US8298385B2 - Method and apparatus for forming nickel silicide with low defect density in FET devices - Google Patents

Method and apparatus for forming nickel silicide with low defect density in FET devices Download PDF

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US8298385B2
US8298385B2 US12047561 US4756108A US8298385B2 US 8298385 B2 US8298385 B2 US 8298385B2 US 12047561 US12047561 US 12047561 US 4756108 A US4756108 A US 4756108A US 8298385 B2 US8298385 B2 US 8298385B2
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substrate
metal
deposited
plasma
directional
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Keith Kwong Hon Wong
Robert J. Purtell
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International Business Machines Corp
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    • HELECTRICITY
    • H01BASIC ELECTRIC ELEMENTS
    • H01LSEMICONDUCTOR DEVICES; ELECTRIC SOLID STATE DEVICES NOT OTHERWISE PROVIDED FOR
    • H01L21/00Processes or apparatus adapted for the manufacture or treatment of semiconductor or solid state devices or of parts thereof
    • H01L21/02Manufacture or treatment of semiconductor devices or of parts thereof
    • H01L21/04Manufacture or treatment of semiconductor devices or of parts thereof the devices having at least one potential-jump barrier or surface barrier, e.g. PN junction, depletion layer, carrier concentration layer
    • H01L21/18Manufacture or treatment of semiconductor devices or of parts thereof the devices having at least one potential-jump barrier or surface barrier, e.g. PN junction, depletion layer, carrier concentration layer the devices having semiconductor bodies comprising elements of Group IV of the Periodic System or AIIIBV compounds with or without impurities, e.g. doping materials
    • H01L21/28Manufacture of electrodes on semiconductor bodies using processes or apparatus not provided for in H01L21/20 - H01L21/268
    • H01L21/283Deposition of conductive or insulating materials for electrodes conducting electric current
    • H01L21/285Deposition of conductive or insulating materials for electrodes conducting electric current from a gas or vapour, e.g. condensation
    • H01L21/28506Deposition of conductive or insulating materials for electrodes conducting electric current from a gas or vapour, e.g. condensation of conductive layers
    • H01L21/28512Deposition of conductive or insulating materials for electrodes conducting electric current from a gas or vapour, e.g. condensation of conductive layers on semiconductor bodies comprising elements of Group IV of the Periodic System
    • H01L21/28518Deposition of conductive or insulating materials for electrodes conducting electric current from a gas or vapour, e.g. condensation of conductive layers on semiconductor bodies comprising elements of Group IV of the Periodic System the conductive layers comprising silicides
    • CCHEMISTRY; METALLURGY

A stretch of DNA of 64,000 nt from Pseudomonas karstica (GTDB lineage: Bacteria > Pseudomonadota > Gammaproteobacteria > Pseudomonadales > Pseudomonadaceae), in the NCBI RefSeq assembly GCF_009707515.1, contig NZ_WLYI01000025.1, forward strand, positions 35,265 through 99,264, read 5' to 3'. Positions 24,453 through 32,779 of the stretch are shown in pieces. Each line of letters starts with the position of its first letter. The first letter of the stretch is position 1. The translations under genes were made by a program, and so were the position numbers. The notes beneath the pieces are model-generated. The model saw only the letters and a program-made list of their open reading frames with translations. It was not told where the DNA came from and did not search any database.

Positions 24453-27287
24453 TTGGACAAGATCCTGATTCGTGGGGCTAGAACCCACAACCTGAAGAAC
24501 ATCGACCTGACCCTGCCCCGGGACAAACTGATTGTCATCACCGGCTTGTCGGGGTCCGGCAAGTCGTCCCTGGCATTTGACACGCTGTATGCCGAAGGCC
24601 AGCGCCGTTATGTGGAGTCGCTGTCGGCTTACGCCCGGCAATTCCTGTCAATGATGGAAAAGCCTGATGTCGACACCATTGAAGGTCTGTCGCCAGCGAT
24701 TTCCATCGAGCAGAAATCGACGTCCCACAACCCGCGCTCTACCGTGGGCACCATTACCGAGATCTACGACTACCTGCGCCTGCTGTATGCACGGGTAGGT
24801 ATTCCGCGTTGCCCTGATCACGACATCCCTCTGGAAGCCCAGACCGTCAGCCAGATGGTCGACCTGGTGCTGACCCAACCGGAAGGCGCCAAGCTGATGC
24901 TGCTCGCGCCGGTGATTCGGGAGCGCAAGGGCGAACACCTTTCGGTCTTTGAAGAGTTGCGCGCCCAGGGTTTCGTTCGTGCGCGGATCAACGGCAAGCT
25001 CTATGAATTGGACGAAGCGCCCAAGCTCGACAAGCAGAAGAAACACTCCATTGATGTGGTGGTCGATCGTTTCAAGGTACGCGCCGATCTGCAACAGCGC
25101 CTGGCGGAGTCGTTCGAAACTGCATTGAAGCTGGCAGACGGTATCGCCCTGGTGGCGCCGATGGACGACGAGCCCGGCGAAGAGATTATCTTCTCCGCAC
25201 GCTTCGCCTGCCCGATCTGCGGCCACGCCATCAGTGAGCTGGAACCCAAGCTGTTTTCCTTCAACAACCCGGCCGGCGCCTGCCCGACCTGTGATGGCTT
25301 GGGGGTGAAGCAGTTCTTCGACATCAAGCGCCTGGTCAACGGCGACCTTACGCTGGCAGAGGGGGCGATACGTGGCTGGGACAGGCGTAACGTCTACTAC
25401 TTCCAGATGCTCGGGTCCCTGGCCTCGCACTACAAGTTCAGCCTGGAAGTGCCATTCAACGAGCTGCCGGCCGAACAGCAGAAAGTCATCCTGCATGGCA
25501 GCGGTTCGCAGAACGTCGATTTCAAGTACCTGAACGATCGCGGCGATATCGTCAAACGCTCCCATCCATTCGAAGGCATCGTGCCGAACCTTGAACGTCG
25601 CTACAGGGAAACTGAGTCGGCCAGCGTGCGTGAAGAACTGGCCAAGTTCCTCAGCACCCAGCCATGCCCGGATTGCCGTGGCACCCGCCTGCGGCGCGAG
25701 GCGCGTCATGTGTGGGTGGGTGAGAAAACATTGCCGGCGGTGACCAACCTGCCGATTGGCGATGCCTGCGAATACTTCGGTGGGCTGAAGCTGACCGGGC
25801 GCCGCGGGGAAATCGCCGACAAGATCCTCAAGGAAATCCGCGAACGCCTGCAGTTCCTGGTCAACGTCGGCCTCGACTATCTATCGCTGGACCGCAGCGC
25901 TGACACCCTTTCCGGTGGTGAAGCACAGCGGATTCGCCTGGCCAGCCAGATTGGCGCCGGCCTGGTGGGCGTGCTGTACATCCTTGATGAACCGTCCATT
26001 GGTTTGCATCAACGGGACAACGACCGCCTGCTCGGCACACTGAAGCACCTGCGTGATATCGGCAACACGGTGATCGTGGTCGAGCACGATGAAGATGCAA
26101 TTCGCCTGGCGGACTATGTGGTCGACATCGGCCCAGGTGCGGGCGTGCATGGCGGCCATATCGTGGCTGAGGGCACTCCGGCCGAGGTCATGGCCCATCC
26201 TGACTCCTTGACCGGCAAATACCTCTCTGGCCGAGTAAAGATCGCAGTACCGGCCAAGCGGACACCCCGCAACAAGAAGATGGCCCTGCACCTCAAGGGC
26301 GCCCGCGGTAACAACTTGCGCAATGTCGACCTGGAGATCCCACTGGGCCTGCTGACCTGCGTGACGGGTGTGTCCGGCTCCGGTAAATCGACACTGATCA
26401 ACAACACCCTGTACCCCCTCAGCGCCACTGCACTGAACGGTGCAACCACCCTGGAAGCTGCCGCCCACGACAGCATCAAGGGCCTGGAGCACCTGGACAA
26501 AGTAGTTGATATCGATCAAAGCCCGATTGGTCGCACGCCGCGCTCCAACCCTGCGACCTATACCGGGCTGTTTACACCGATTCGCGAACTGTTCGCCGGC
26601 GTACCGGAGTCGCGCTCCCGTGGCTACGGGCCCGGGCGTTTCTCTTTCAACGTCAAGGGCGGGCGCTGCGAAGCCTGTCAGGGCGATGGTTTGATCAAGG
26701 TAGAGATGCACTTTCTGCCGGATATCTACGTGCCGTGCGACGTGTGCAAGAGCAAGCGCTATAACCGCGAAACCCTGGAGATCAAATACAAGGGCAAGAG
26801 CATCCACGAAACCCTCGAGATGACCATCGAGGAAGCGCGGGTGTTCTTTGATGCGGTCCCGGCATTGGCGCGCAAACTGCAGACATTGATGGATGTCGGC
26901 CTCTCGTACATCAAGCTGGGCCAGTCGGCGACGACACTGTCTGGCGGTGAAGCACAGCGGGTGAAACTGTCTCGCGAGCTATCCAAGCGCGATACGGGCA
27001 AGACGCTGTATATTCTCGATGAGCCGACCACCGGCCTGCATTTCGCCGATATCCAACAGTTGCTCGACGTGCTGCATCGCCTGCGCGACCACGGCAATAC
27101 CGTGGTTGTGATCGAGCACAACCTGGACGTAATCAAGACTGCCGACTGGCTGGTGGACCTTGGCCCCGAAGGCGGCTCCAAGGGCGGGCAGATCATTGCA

• C23COATING METALLIC MATERIAL; COATING MATERIAL WITH METALLIC MATERIAL; CHEMICAL SURFACE TREATMENT; DIFFUSION TREATMENT OF METALLIC MATERIAL; COATING BY VACUUM EVAPORATION, BY SPUTTERING, BY ION IMPLANTATION OR BY CHEMICAL VAPOUR DEPOSITION, IN GENERAL; INHIBITING CORROSION OF METALLIC MATERIAL OR INCRUSTATION IN GENERAL
    • C23CCOATING METALLIC MATERIAL; COATING MATERIAL WITH METALLIC MATERIAL; SURFACE TREATMENT OF METALLIC MATERIAL BY DIFFUSION INTO THE SURFACE, BY CHEMICAL CONVERSION OR SUBSTITUTION; COATING BY VACUUM EVAPORATION, BY SPUTTERING, BY ION IMPLANTATION OR BY CHEMICAL VAPOUR DEPOSITION, IN GENERAL
    • C23C14/00Coating by vacuum evaporation, by sputtering or by ion implantation of the coating forming material
    • C23C14/06Coating by vacuum evaporation, by sputtering or by ion implantation of the coating forming material characterised by the coating material
    • C23C14/14Metallic material, boron or silicon
    • C23C14/16Metallic material, boron or silicon on metallic substrates or on substrates of boron or silicon
    • CCHEMISTRY; METALLURGY
    • C23COATING METALLIC MATERIAL; COATING MATERIAL WITH METALLIC MATERIAL; CHEMICAL SURFACE TREATMENT; DIFFUSION TREATMENT OF METALLIC MATERIAL; COATING BY VACUUM EVAPORATION, BY SPUTTERING, BY ION IMPLANTATION OR BY CHEMICAL VAPOUR DEPOSITION, IN GENERAL; INHIBITING CORROSION OF METALLIC MATERIAL OR INCRUSTATION IN GENERAL
    • C23CCOATING METALLIC MATERIAL; COATING MATERIAL WITH METALLIC MATERIAL; SURFACE TREATMENT OF METALLIC MATERIAL BY DIFFUSION INTO THE SURFACE, BY CHEMICAL CONVERSION OR SUBSTITUTION; COATING BY VACUUM EVAPORATION, BY SPUTTERING, BY ION IMPLANTATION OR BY CHEMICAL VAPOUR DEPOSITION, IN GENERAL
    • C23C14/00Coating by vacuum evaporation, by sputtering or by ion implantation of the coating forming material
    • C23C14/22Coating by vacuum evaporation, by sputtering or by ion implantation of the coating forming material characterised by the process of coating
    • C23C14/24Vacuum evaporation
    • C23C14/32Vacuum evaporation by explosion; by evaporation and subsequent ionisation of the vapours, e.g. ion-plating
    • CCHEMISTRY; METALLURGY
    • C23COATING METALLIC MATERIAL; COATING MATERIAL WITH METALLIC MATERIAL; CHEMICAL SURFACE TREATMENT; DIFFUSION TREATMENT OF METALLIC MATERIAL; COATING BY VACUUM EVAPORATION, BY SPUTTERING, BY ION IMPLANTATION OR BY CHEMICAL VAPOUR DEPOSITION, IN GENERAL; INHIBITING CORROSION OF METALLIC MATERIAL OR INCRUSTATION IN GENERAL
    • C23CCOATING METALLIC MATERIAL; COATING MATERIAL WITH METALLIC MATERIAL; SURFACE TREATMENT OF METALLIC MATERIAL BY DIFFUSION INTO THE SURFACE, BY CHEMICAL CONVERSION OR SUBSTITUTION; COATING BY VACUUM EVAPORATION, BY SPUTTERING, BY ION IMPLANTATION OR BY CHEMICAL VAPOUR DEPOSITION, IN GENERAL
    • C23C14/00Coating by vacuum evaporation, by sputtering or by ion implantation of the coating forming material
    • C23C14/22Coating by vacuum evaporation, by sputtering or by ion implantation of the coating forming material characterised by the process of coating
    • C23C14/34Sputtering